Emmanuel Sorensen (Sunya Baba), a Danish devotee, was once referred to by Sri Ramana as ‘a natural born mystic’. He visited the Ashram many times during 1936-46. Most of his life was spent living in an ashram near Almora in Uttaranchal.
In 1929, when in England, Rabindranath Tagore, invited me to India. He discerned in the simpleton’s Being a quality of Sunya-Santi-Silence and intuitive awareness, which was felt to be congenial and appreciated in India. The invitation gave me the needed push or pull to venture forth simply and solitarily in India, and the proposed 3 or 4 months stay stretched into 45 years of Himalayan ananda – grace. The solitary pilgrim in Consciousness had come ‘Home.’ In India I read the Vedas, the Upanishads and the writings of genuine Masters.
I heard of Sri Ramana Maharshi while in Kashmir and Tibet from Lamas, and later from Paul Brunton [No.1] and Dr.W.Y.Evans-Wentz1. After spending several years in the Himalayas, I came to Sri Ramana the Maharshi in 1936 and was introduced to him by Paul Brunton. I also came three times or more later at a few years’ interval. But the first darshan of the Maharshi remains an unforgettable experience, especially Sri Ramana’s casual, as it were, statement, “We are always aware,” and this made a most powerful impact on me. It resounded in my consciousness like a chime and continued to linger in my memory like a mantra or echo. I also remember some passages mentioned by him from the Bible:”I am That I am”, “Be still and know that I am God”, “Know ye not that you are God.” I found Ramana Maharshi’s was a pure Advaita experience, and his chief language was radiant silence, to which only mature souls familiar with solitude could easily respond. When Sri Ramana was questioned by officious officials and was later asked if it had tired him, he said, “No; I did not use my mind!” He was mind-free and ego-free.2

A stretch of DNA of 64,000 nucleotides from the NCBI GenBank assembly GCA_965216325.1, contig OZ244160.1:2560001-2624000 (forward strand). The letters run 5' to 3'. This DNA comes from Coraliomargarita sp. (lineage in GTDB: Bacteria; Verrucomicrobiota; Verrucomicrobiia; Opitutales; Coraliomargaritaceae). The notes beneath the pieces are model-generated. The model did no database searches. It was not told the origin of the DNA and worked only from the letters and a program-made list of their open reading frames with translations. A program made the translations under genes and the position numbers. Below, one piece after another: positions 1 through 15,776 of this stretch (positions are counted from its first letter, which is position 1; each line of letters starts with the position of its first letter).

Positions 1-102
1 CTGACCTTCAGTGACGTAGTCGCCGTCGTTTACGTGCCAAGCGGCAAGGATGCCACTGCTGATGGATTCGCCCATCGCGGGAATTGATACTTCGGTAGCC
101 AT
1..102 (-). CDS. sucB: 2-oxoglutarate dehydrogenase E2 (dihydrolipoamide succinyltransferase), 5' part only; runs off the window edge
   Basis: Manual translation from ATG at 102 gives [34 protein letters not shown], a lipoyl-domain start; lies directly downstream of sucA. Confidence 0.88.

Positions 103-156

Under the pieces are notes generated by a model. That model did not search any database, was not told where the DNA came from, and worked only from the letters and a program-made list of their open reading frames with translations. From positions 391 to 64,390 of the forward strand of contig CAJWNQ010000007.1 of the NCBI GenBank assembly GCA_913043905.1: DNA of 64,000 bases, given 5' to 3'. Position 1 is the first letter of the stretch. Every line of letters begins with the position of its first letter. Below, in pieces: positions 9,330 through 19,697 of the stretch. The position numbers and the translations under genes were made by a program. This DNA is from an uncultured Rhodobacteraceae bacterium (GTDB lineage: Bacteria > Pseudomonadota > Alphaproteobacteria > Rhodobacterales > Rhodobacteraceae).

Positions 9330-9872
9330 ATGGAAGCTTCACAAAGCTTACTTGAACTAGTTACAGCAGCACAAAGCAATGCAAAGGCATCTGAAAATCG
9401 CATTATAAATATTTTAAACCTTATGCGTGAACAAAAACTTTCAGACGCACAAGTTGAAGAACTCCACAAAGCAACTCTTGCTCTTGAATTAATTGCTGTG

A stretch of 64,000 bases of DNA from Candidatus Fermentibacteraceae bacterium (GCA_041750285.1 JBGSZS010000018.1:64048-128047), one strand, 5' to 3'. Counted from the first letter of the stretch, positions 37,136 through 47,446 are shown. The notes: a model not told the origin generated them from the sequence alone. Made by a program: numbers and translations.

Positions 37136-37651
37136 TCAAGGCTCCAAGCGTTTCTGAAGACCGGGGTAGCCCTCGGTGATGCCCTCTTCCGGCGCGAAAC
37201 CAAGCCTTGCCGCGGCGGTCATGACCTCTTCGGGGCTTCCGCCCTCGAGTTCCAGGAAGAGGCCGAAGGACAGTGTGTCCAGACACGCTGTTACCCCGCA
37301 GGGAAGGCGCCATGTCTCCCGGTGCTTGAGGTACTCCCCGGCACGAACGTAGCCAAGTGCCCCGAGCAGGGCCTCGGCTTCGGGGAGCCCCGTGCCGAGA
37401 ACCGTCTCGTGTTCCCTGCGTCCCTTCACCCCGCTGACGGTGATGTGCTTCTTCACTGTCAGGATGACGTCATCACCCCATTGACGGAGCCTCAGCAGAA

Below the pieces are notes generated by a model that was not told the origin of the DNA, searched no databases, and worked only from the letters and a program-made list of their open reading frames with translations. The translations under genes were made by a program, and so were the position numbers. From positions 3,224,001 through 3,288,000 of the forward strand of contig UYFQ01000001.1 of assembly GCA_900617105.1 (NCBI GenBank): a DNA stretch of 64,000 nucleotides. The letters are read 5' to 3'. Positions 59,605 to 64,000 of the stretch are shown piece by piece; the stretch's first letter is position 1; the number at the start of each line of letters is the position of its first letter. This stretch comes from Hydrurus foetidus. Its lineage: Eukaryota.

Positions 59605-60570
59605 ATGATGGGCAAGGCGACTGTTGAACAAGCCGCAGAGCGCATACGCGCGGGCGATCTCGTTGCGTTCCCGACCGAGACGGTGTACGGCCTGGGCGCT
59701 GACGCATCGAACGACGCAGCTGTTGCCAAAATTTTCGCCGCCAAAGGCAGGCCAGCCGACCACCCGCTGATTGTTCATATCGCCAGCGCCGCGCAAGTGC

1. He was professor of philosophy at the University of Oxford, England.
2. The reference seems to be to questions put to Sri Ramana by the Commission which came to the Ashram in 1936 to interrogate him in regard to dispute over the ownership of the Ashram property. For details refer David Godman’s Living By The Words Of Bhagavan, pp.136-43.